ETHS teacher who shaped AP African American Studies discusses threats to curriculum


Daily file photo by Angeli Mittal

An Evanston Township High School teacher who shaped AP African American Studies discussed threats to the curriculum.

Sonya Dymova, Reporter

The Evanston Township High School District 202 Board of Education spoke Monday about the College Board’s changes to the Advanced Placement African American Studies curriculum after Florida’s Department of Education rejected the course last month.

ETHS History and Social Science teacher Kamasi Hill took part in shaping the course as part of the AP’s Development Committee, and ETHS became one of 60 high schools teaching the course on a pilot basis this academic year. At the meeting, Hill addressed the recent changes to the curriculum.

“(Florida) Governor (Ron) DeSantis and other state legislators who object to the teaching of African American Studies — it’s just another chapter of the long struggle … to make the history and the culture of African Americans valid and visible,” Hill said. 

The Florida Department of Education rejected the African American studies curriculum Jan. 19, saying it lacked educational value. On Feb. 1, the first day of Black History Month, the Advanced Placement Program released the finalized framework for the course.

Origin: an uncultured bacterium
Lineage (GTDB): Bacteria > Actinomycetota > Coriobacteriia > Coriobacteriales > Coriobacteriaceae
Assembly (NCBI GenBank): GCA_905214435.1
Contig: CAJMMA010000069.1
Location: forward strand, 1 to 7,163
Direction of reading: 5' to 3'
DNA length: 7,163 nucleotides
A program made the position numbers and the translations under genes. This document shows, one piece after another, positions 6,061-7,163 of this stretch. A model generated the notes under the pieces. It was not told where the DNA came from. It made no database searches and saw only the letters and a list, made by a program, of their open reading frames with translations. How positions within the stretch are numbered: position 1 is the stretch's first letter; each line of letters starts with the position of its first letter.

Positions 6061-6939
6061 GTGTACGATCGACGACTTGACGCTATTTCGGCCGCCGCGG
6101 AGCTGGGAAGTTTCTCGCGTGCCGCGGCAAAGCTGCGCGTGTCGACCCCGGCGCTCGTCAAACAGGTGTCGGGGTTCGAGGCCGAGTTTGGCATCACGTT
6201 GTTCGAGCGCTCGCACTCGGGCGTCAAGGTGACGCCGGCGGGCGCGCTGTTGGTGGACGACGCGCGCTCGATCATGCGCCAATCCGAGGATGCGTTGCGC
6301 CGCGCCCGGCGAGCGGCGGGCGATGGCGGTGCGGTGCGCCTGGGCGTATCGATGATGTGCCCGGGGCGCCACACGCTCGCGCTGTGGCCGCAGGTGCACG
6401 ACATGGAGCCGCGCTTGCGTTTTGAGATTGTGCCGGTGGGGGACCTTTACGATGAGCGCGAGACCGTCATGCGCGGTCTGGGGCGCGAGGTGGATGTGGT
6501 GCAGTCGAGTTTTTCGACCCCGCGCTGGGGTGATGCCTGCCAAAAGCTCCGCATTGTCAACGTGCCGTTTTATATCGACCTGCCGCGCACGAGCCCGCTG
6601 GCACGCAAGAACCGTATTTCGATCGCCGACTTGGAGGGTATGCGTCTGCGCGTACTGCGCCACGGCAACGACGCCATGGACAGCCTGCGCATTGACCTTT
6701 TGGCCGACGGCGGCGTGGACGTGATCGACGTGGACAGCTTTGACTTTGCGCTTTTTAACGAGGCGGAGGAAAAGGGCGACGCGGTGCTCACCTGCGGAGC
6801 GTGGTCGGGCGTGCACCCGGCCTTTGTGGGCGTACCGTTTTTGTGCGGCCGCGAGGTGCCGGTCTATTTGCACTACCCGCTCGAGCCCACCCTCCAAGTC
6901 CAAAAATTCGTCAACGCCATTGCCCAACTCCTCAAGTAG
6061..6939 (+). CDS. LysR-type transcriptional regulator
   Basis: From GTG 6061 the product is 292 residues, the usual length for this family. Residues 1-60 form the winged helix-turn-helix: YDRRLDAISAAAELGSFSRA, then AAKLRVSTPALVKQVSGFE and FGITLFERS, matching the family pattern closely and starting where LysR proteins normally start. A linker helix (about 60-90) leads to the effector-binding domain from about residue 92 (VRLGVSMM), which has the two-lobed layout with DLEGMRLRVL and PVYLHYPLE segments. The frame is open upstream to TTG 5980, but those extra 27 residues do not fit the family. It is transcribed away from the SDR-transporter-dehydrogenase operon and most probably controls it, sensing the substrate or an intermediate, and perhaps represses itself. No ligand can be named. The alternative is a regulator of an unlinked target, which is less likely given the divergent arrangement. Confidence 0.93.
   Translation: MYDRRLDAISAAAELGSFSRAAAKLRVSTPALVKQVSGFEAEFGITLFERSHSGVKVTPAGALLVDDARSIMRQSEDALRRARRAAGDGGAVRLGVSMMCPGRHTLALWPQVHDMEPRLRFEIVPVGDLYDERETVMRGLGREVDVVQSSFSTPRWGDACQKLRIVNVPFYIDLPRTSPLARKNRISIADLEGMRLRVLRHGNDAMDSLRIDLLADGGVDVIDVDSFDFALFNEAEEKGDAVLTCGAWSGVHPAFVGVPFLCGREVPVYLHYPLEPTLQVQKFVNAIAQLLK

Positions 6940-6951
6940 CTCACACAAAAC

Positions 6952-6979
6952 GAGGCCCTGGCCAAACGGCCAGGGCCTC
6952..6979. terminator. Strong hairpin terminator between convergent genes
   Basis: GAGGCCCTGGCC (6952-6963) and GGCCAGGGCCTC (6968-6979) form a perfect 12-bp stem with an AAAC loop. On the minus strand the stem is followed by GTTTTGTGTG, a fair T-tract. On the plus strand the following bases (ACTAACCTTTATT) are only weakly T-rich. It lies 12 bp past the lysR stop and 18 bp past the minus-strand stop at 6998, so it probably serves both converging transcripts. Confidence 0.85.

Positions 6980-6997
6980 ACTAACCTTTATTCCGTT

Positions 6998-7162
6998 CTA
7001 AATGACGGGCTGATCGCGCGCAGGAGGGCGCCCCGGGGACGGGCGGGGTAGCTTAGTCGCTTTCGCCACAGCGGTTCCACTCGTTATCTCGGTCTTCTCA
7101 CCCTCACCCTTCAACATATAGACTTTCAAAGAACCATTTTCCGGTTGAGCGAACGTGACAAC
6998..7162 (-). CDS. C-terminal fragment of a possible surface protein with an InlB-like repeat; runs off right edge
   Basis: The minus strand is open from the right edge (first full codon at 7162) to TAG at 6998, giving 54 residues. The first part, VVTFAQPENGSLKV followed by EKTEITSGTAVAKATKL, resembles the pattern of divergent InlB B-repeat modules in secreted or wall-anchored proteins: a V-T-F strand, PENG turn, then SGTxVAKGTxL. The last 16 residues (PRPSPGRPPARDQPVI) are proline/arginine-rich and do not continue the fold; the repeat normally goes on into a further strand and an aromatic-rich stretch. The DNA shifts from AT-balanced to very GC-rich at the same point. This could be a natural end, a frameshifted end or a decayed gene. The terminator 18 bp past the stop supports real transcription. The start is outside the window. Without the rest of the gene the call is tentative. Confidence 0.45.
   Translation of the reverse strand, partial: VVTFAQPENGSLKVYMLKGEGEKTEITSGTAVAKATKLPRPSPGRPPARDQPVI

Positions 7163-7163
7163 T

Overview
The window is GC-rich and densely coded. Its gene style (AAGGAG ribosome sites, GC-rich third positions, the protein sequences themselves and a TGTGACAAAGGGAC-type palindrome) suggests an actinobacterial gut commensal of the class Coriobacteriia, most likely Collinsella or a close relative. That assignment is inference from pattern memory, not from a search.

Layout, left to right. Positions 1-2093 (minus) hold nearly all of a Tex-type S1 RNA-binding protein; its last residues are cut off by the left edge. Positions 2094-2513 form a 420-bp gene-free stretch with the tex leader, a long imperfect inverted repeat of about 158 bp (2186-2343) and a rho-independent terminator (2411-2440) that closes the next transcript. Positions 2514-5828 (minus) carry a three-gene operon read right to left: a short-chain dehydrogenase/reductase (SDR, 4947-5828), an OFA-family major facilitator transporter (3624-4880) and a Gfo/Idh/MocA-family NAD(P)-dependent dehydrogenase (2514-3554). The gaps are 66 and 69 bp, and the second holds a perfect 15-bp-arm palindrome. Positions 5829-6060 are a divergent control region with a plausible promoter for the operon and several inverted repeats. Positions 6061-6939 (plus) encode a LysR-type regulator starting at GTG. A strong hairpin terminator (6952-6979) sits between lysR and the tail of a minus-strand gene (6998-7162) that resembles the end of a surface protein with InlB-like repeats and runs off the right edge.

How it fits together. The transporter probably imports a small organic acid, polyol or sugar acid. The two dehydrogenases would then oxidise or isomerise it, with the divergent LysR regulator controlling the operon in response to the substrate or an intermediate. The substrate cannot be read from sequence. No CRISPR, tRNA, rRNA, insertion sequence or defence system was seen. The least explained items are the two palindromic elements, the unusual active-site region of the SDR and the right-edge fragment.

The updated framework marks topics criticized by DeSantis as optional, when the leaked draft had required those subjects. Among the newly optional units are discussions of Black Lives Matter; gay life and expression in Black communities; intersectionality and the dimensions of Black experiences; and movements led by Black women. 

Hill said, though these units are optional, students can still learn this content.

“It’s not hidden from them: They’ll have access to them right on the website, and teachers can use it as well in a classroom,” Hill said. “It’s just not a required component of the curriculum, because the students won’t be tested on it for the AP exam.”

In addition to the core curriculum, students taking the course are expected to spend three to four weeks writing a 1,200- to 1,500- word essay. For this assignment, students can focus on one of the optional topics, but may also choose a theme not listed in the document. 

District 202 board member Stephanie Teterycz said Hill’s statements helped assure her about the curriculum changes. 

“I was so outraged last week, I guess I got caught up with the media discussion about the College Board making changes or sort of conceding to political pressure,” she said. “I am glad to hear that that’s sort of overstated, or overblown, or misrepresented.”

D202 board Vice President Monique Parsons said she was aware of the problems with leaving certain topics optional.

However, she also emphasized the importance and historical significance of the course. 

“If we can do this and be a part of this … we can do anything, and this is just a testament of how strong and how bold ETHS is,” Parsons said. “Of course, we are not Florida.” 

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